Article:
Creating an ASP.NET Web Application in a physical folder of your choice
When you create a new ASP.NET Web Application, VS.NET by default creates a folder with the specified application name under the Visual Studio Projects folder (typically under :\Documents and Settings\\My Documents\Visual Studio Projects), and a folder with the same name under :\Inetpub\wwwroot. In the first folder it creates just the solution files (.sln and .suo), while all the ASP.NET project's source files (.aspx, .vb, .config etc.) go into the second folder.
However, you usually want to keep all your projects under a common folder, and have the source files together with the solution files (so that's easier to move everything to another computer, for example), whether they are Windows or Web application, and thus don't like VS.NET's default behavior. It would be preferable to have the possibility to specify a virtual and a physical folder when you create the web application, but unfortunately this is not possible from the New Project dialog window.
The solution is easier than what you may think, though. Say that you want to create a web application named MyWebTest, and that you want to place all the source files (not just the solution files) under c:\My Projects\MyTestWeb. Here are the steps to follow:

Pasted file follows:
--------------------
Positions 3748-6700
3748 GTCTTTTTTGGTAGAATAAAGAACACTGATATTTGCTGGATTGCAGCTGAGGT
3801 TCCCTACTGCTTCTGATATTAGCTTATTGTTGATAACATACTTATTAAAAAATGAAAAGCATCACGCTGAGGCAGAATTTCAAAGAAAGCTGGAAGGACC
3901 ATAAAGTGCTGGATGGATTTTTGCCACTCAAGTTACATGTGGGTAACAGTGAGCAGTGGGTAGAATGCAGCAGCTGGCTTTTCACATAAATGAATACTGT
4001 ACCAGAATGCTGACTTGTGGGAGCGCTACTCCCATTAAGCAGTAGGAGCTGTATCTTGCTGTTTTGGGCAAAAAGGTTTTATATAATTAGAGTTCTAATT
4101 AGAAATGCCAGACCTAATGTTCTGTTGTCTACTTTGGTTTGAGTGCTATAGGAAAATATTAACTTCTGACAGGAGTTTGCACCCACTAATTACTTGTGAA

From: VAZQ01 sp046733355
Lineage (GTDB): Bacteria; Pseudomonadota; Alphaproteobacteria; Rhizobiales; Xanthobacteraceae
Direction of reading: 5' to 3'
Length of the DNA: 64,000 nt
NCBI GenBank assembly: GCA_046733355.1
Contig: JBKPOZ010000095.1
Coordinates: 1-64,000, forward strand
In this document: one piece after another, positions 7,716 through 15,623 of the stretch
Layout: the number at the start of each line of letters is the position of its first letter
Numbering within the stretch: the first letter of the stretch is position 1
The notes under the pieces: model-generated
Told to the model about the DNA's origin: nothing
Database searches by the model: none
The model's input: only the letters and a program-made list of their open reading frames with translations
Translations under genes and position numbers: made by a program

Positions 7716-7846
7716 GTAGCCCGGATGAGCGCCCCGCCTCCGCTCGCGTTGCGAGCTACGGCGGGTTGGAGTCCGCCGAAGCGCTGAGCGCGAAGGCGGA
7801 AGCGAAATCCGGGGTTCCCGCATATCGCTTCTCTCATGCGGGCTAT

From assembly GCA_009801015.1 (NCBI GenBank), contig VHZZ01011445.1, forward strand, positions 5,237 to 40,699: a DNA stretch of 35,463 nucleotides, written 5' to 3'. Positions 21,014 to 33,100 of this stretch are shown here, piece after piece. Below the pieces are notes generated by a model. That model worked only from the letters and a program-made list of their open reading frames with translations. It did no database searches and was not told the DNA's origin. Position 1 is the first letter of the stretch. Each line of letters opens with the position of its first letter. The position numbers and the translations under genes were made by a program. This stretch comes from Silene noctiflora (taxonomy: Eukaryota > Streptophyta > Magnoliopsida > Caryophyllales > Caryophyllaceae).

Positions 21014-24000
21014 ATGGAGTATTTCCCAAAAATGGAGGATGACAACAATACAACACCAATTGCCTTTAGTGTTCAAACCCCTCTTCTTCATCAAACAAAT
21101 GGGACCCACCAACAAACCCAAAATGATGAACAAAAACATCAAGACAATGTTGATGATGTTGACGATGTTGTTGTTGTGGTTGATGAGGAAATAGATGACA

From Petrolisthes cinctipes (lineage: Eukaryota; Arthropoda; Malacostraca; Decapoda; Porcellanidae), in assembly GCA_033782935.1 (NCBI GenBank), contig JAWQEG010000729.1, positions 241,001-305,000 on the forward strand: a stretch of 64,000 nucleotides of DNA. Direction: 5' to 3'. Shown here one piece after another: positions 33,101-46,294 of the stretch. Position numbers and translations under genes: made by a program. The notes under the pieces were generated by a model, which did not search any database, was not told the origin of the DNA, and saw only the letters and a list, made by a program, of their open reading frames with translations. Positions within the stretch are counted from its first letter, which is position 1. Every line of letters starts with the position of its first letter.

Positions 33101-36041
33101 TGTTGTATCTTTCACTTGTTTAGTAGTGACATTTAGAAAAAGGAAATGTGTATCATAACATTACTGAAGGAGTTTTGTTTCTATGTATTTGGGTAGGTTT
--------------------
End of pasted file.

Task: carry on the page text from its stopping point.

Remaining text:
Create a Blank Solution in c:\My Projects\MyTestWeb, so that the solution files will be placed in a new folder with this name and in this location.
From the IIS administration console create a new virtual directory named MyTestWeb that points to the physical folder created above. (Alternatively, you can create the virtual folder from Windows Explorer, through the Web Sharing page of the Properties dialog for the physical directory.)
Add a new project of type ASP.NET Web Application to the blank solution, and in VS.NET's New Project dialog use MyWebTest as project name. VS.NET recognizes that a virtual folder with that name is already present, and use it for the project, even if it points to a physical location that is different to that VS.NET would have used by default.